Born @ 27 weeks
2lbs 7oz

Sunday, July 30, 2017

Please Lord, Not Again

At times, Shaw's prematurity feels like a distant memory.
Sure, we talk about it on occasion - how he was sick, how he has scars and doctor appointments... but Shaw just completed his first year of Kindergarten!

We've been on the lookout for cognitive and of course addressed physical delays for years; but clearing Kinder with his peers - that has been one hell of a milestone.

Bee Mighty has shifted so much from Shaw to all the families we are helping, that I rarely talk about Shaw and how his prematurity is impacting his life today because everything feels so much like a blessing. We are so far from the fear and tears we shed for so many years.

Until yesterday.

Let me back up.

Shaw was intubated (on life support) at birth until he became strong enough to breathe with less support; however, that was far from the last time Shaw was intubated. After each surgery in the NICU, he returned to the ventilator. Then, the first year he was home with us, there were a handful of times he would become sick with the common cold and his airway would begin to close. We would readily land in the PICU (Pediatric Intensive Care Unit) on the ventilator again.

We learned quickly that all of these intubations were causing scarring on Shaw's airway, further narrowing the passage, thus exacerbating the breathing challenges.

We ventured into a few surgeries with Shaw as an infant to open his airway. Each time the ENT would go in, he would snip off some of the scar tissue allowing for additional airflow.

Unfortunately, after each surgery those first three years, the tissue kept coming back. After much consideration and prayers, we agreed to an exploratory surgery where we would place a form of chemo on Shaw's airway, with the hope of killing that extra scar tissue and opening his airway permanently.

Whether Shaw's airway grew with his little body or the chemo  worked, we have been ventilator and ICU free for the last three years!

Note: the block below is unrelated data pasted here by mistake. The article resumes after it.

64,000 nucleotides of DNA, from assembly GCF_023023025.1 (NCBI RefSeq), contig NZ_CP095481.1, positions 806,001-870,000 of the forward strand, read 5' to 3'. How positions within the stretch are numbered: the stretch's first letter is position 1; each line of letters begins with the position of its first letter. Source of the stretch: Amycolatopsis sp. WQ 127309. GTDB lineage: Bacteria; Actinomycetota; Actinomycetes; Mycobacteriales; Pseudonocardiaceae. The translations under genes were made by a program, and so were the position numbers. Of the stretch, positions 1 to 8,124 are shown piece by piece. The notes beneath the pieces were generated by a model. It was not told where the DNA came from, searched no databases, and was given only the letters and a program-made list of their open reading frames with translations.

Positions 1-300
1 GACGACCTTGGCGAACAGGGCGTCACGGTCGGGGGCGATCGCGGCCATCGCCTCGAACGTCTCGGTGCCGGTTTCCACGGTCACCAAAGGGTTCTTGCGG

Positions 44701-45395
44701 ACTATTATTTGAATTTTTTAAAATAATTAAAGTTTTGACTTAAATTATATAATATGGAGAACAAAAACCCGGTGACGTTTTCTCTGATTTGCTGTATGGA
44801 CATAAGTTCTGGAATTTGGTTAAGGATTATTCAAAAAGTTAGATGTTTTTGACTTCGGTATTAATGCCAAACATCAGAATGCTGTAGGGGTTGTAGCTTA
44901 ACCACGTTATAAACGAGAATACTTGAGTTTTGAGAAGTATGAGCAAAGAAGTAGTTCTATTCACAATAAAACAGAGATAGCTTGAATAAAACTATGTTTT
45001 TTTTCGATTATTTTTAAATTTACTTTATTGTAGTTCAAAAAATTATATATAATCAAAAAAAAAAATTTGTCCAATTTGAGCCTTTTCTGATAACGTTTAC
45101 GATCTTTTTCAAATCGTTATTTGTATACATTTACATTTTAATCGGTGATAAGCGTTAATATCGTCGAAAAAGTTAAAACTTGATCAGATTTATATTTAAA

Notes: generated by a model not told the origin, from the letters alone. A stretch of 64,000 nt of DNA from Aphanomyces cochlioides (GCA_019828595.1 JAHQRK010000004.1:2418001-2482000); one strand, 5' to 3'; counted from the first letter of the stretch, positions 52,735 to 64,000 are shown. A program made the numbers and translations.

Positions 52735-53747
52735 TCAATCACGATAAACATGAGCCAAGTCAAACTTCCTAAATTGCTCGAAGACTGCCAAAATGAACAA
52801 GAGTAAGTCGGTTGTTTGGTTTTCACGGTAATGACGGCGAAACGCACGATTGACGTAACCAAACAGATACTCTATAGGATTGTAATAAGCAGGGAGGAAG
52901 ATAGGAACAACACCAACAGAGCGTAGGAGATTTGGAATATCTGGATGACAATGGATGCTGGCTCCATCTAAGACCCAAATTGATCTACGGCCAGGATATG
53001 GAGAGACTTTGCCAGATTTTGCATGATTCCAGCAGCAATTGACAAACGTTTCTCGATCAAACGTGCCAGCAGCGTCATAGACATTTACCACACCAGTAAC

When Shaw started Kindergarten this year, I naturally needed to explain his shunt (which is so awkward by the way.... I start by saying "Shaw has this device in his brain..."  and the color drains from the person's face I'm speaking to, while their mouth visibly gapes open).

Anyway, I also very plainly say, "Shaw also has narrow airway disease, so if you notice he is having trouble breathing, pulling (I demonstrate to give a visual) or becomes striderous (I start breathing like a cow for some fodder), then please call 911 and I'll meet the ambulance wherever he is."

It's really very matter of fact.

Well, it turns out, that is a lot of responsibility to put on a school nurse. It wasn't long after school started that the calls began, "Um, Ms. Richter. I have Shaw in the office. He was running on the playground and is having a hard time catching his breath."  (Thank God they do this!)

I would race down to school, validate he just needed to calm down and he and I both would be on our way. All of us involved comforted and appreciative we had done the right thing.

After a couple months, I bought the school and oximeter. This reads Shaw's O2. So, when in doubt (PE, the playground, etc), school can read his stats immediately and know if he is getting enough air. This gave both comfort to the school, to Shaw and myself and worked for the remainder of the year.